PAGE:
Electricity access for low-income households: good policy intentions, bad trade-offs and unintended consequences.
The Public Affairs Research Institute initial modelling of the linkages between energy and household poverty indicates that whether or not households actually have access to sufficient clean and safe energy that they can afford is determined in large part by the structure and operating model of the energy distribution system.
Energy generation models impact the national level of carbon emissions, as well as the baseline cost of energy. But it is the distribution model in South Africa that has the most significant impact on whether or not households can actually access clean and safe energy within household income constraints.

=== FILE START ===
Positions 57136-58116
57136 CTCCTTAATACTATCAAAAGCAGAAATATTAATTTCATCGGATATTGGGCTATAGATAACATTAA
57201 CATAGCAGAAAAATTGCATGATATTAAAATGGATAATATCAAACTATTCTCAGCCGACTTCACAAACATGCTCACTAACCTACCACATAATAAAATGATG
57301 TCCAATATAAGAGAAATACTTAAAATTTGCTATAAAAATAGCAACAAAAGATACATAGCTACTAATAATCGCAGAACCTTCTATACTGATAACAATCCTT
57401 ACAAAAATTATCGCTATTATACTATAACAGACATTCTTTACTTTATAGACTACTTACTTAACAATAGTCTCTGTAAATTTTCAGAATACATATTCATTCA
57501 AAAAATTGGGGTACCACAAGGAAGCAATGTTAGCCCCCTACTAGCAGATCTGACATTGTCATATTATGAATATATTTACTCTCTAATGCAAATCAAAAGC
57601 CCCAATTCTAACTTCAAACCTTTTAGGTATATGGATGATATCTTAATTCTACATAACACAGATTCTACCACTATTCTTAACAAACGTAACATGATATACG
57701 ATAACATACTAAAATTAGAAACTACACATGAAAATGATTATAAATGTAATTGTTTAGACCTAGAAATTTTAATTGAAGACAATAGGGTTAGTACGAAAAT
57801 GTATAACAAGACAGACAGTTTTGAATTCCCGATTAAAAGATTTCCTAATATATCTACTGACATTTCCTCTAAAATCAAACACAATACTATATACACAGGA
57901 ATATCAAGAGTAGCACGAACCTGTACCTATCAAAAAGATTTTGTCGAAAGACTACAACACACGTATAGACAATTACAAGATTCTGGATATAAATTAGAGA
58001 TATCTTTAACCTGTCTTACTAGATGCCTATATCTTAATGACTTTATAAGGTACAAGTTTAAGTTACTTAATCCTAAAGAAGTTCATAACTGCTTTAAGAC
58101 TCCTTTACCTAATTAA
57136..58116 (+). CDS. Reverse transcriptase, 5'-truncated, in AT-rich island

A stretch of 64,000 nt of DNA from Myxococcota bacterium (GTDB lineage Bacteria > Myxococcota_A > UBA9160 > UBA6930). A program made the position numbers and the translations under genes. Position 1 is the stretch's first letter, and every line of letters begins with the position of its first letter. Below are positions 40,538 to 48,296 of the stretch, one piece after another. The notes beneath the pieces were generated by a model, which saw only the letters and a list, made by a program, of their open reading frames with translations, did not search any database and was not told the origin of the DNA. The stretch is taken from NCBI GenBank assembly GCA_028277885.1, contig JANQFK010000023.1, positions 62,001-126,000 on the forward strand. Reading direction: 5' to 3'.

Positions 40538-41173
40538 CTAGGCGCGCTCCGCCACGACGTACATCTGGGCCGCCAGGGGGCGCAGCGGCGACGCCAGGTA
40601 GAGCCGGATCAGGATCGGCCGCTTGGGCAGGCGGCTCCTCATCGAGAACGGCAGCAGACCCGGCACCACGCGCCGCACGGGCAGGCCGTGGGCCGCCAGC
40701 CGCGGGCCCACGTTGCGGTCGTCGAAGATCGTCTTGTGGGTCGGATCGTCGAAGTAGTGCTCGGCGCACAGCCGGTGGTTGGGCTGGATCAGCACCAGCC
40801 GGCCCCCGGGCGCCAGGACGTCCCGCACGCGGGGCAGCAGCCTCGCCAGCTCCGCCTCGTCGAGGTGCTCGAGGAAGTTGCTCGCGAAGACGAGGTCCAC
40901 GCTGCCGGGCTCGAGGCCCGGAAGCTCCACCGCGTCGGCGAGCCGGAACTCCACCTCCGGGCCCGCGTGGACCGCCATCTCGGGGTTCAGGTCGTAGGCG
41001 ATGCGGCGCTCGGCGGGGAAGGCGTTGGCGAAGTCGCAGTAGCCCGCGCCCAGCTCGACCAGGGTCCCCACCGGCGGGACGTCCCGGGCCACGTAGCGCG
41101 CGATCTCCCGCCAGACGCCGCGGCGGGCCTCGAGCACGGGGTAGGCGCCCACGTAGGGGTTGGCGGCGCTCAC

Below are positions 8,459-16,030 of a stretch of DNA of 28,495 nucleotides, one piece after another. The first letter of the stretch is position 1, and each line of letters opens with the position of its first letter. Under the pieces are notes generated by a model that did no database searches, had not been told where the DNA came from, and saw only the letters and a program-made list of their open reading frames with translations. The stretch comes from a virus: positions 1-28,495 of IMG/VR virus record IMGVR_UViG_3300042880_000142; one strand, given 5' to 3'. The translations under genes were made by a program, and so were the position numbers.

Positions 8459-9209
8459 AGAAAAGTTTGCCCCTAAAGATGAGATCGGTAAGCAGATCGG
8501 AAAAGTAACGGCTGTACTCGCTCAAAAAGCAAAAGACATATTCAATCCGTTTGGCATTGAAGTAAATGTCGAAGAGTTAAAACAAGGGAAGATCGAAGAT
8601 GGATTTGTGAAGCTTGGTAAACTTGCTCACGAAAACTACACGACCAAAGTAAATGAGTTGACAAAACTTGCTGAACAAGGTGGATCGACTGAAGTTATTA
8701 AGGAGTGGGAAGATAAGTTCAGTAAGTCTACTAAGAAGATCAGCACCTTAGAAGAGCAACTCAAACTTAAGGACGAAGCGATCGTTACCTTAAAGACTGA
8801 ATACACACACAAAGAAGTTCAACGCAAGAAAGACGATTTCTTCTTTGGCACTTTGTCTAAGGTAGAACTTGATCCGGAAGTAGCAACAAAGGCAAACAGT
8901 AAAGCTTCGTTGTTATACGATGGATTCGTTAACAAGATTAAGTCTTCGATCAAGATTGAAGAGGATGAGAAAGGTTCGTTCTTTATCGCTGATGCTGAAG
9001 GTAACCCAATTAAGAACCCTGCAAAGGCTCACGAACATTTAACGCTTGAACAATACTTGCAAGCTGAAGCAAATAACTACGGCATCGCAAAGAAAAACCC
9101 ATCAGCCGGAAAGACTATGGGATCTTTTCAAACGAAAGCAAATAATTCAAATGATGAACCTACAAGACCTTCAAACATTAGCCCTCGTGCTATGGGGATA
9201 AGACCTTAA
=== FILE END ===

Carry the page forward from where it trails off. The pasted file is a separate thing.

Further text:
When they are unable to do so, they either turn to dirty (i.e. polluting) and/or unsafe sources or make do without. Both of these decisions negatively affect a household’s standard of living and quality of life. Since it is the poorest households that are disproportionately affected, the result is to worsen inequality.
Read the Public Affairs Research Institute report: Broken Promises: Electricity access for low-income households – good policy intentions, bad trade-offs and unintended consequences